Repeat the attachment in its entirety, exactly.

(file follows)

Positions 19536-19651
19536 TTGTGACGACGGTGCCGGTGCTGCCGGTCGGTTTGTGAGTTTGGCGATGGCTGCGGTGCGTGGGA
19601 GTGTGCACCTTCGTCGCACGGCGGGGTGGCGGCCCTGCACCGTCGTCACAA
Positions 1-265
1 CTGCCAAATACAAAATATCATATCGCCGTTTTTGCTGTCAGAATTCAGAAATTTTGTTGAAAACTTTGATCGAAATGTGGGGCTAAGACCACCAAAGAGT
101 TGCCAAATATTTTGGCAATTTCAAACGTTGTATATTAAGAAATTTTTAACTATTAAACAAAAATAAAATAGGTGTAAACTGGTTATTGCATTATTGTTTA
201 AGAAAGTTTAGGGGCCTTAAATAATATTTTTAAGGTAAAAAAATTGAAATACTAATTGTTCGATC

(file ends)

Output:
Positions 19536-19651
19536 TTGTGACGACGGTGCCGGTGCTGCCGGTCGGTTTGTGAGTTTGGCGATGGCTGCGGTGCGTGGGA
19601 GTGTGCACCTTCGTCGCACGGCGGGGTGGCGGCCCTGCACCGTCGTCACAA
Positions 1-265
1 CTGCCAAATACAAAATATCATATCGCCGTTTTTGCTGTCAGAATTCAGAAATTTTGTTGAAAACTTTGATCGAAATGTGGGGCTAAGACCACCAAAGAGT
101 TGCCAAATATTTTGGCAATTTCAAACGTTGTATATTAAGAAATTTTTAACTATTAAACAAAAATAAAATAGGTGTAAACTGGTTATTGCATTATTGTTTA
201 AGAAAGTTTAGGGGCCTTAAATAATATTTTTAAGGTAAAAAAATTGAAATACTAATTGTTCGATC